In honor of March Madness—which is currently taking over my household—I want to talk about a key skill that even couch potato writers can learn from sports: resilience. As an athlete, you work long and hard for your chance at glory on the court—just as you toil away for years as a writer—and it’s devastating to have a big moment slip through your fingers. In both cases, the time you show your mettle is after the tough loss. Do you give up? Or do you get right back in it? Okay, maybe you cry into a beer in your tennis uniform first and then you get back in it.
As a seasoned rejection-getter, here’s a look at my playbook:
The more you send your work out, the easier it will become to take that step and make yourself vulnerable to rejection. When I queried agents for my first novel years ago, I cried every single time I got a rejection letter. I was so nervous awaiting their responses that when I got a negative one, it sent me into a mini tailspin.
When I was looking for a new agent this past summer, it struck me how much easier it had become. When I got a rejection letter, I felt a small stab of disappointment and thought “Okay, they’re not the one. Moving on.” Partly this was because I felt better about my work than I ever had before—just as in sports, nothing beats preparation—but partly it was just because, after reading dozens and dozens of rejections letters, I was inured to it. It’s never easy to put yourself out there, but it gets easier the more you do it.
Don’t Take it Personally
This is, perhaps, the biggest challenge. Your writing is likely deeply personal. But your writing is not you, so don’t tie your self-worth up in it. Book deal or no book deal, bestseller or flop: you will still be you. Writing is art; trying to sell it is business. Don’t confuse the two. Wait until you feel your art is ready to stand on its own, then do your best to let it go. When an agent, a publisher, or a reviewer doesn’t like your work, it’s not because they’re against you or because you’re a failure. If you’re able to let feedback guide you rather than destroy your confidence, you’re much more likely to benefit from it. Don’t let rejection define you. Just as with athletes, if you keep showing up, if you’re back next season, you’ve got an edge over most.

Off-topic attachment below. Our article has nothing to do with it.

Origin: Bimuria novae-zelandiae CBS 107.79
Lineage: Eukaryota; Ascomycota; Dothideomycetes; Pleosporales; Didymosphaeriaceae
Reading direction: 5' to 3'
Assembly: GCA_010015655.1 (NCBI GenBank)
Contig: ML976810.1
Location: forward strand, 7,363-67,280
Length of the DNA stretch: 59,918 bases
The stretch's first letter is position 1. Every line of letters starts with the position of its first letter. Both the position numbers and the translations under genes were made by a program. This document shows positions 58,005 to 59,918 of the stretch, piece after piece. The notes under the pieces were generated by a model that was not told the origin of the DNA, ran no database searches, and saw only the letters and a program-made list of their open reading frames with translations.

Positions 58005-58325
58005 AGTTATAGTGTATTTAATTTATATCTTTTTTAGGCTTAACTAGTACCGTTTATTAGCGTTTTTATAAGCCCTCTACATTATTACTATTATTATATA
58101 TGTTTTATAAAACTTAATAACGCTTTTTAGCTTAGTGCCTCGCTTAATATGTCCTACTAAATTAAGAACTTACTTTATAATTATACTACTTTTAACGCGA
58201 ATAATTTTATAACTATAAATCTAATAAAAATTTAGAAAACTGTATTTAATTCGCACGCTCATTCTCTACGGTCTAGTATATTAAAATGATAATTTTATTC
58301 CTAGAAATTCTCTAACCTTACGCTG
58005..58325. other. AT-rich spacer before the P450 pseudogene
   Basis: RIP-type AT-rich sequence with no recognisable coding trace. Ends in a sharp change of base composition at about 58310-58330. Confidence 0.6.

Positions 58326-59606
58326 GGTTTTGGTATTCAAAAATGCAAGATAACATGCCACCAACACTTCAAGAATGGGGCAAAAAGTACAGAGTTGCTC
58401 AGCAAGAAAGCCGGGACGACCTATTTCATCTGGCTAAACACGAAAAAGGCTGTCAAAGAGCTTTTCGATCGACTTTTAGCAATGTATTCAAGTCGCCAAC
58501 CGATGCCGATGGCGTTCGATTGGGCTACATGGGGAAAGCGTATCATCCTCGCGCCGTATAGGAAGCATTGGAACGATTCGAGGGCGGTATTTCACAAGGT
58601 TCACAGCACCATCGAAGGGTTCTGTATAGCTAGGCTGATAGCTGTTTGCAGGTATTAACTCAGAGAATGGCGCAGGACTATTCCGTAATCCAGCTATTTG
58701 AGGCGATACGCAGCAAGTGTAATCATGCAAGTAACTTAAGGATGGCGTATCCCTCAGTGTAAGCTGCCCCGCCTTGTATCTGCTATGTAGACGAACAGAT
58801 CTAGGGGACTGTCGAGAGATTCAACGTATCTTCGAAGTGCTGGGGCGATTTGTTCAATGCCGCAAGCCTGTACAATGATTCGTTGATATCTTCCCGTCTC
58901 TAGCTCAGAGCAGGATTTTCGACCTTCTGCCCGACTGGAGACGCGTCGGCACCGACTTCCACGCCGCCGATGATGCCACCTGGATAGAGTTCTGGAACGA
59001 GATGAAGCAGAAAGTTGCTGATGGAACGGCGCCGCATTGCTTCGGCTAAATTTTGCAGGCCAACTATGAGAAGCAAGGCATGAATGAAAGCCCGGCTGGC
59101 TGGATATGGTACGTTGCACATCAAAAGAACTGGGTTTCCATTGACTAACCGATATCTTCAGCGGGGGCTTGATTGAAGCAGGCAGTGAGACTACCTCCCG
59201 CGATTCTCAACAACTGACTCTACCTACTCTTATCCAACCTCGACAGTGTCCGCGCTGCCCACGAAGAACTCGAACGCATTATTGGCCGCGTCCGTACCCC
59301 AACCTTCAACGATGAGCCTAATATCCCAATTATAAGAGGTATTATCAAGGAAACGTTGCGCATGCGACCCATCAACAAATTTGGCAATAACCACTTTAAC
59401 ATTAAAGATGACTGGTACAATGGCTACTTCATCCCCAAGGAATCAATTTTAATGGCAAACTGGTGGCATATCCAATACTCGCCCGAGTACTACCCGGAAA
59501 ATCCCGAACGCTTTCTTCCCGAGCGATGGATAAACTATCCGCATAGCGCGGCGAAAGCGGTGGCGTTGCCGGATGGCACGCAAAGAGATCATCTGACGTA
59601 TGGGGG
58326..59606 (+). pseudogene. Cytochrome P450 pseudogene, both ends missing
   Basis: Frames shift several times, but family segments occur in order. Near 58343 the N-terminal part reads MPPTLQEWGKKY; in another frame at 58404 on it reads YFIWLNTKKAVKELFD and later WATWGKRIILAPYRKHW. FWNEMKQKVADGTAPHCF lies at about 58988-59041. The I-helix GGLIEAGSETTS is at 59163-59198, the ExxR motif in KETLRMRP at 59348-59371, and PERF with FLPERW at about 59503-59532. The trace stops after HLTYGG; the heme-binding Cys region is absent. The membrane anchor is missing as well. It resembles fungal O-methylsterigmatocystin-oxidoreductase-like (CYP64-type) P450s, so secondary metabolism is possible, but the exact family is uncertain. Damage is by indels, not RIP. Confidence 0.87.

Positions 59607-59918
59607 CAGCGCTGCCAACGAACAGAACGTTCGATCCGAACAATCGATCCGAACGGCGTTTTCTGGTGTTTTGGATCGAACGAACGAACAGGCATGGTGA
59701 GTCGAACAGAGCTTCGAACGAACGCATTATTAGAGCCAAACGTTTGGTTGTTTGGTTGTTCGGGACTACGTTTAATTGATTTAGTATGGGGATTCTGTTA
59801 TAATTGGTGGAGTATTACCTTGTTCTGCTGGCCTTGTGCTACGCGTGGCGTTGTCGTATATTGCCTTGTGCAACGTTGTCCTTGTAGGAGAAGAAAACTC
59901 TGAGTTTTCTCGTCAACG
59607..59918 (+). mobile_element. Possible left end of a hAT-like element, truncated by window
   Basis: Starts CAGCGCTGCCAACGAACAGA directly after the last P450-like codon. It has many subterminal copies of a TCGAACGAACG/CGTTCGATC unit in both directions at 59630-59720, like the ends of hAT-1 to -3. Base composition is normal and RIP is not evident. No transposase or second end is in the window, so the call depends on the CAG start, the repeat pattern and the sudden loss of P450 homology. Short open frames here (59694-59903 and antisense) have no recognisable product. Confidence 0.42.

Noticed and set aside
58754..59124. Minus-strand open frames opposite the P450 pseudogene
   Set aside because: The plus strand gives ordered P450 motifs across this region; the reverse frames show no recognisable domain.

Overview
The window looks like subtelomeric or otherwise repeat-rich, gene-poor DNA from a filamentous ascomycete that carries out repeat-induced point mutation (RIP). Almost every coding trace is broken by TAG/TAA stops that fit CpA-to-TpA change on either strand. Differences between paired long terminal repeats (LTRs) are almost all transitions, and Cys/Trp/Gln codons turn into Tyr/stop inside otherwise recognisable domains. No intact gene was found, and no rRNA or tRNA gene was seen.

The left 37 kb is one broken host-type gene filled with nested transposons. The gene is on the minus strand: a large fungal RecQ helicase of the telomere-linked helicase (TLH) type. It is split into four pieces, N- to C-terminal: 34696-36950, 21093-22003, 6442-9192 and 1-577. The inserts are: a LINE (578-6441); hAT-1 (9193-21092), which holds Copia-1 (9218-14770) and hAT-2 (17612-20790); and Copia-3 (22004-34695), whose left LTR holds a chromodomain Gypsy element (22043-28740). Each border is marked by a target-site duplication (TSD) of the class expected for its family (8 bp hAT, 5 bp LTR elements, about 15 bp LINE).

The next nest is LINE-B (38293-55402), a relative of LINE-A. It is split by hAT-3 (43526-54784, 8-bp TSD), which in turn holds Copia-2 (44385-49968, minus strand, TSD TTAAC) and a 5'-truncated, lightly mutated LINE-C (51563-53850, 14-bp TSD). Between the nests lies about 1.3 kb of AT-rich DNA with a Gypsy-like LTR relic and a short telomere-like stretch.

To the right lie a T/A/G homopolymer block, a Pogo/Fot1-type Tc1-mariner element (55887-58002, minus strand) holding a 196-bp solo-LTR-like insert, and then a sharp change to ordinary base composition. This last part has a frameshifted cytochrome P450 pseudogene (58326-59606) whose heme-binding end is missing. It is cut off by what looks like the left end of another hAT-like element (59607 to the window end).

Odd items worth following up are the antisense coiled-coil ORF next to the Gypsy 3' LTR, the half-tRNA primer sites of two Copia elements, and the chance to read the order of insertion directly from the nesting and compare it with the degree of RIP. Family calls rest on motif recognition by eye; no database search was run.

Remember it Only Takes One
That moment of hearing yes? Of talking to a publishing professional who has fallen in love with your work and wants to support it? Trust me, it will overshadow everything that came before it. Writing is not about creating something everyone will love. You don’t want to just find an audience, you want to find your audience, and it all starts with a yes from the right person.
Modulate the Highs and Lows
When my agent was submitting my first novel to publishers, I was on an anxious high the whole time. Every day I would wake up and think “this could be the day my life changes!” And every time we got some positive feedback, my expectations would ramp up another notch. So it’s no wonder that I crashed hard when I ultimately didn’t get a deal. It’s important to celebrate your successes, of course, but the flip side of not letting failure define you is that you can’t let success define you either. I saw this all the time when I was working at Doubleday, authors would set themselves up for disappointment by setting their expectations so high, there was nowhere to go but down. For the truly resilient, it’s never over until you decide it is. So just decide you’re not quitting and chill out.
Treasure the Process
Being a successful writer takes many things: some measure of innate talent, lots of hard work and discipline, certainly, and a bit of luck. But resilience is the hallmark of what it means to have a lifelong writing career. This is why we love origin stories of famous writers papering their offices with rejection letters. Getting rejected many times over and living to fight another day? That ardent self-belief and that passion that fuels you to keep going? That’s what makes you the real thing.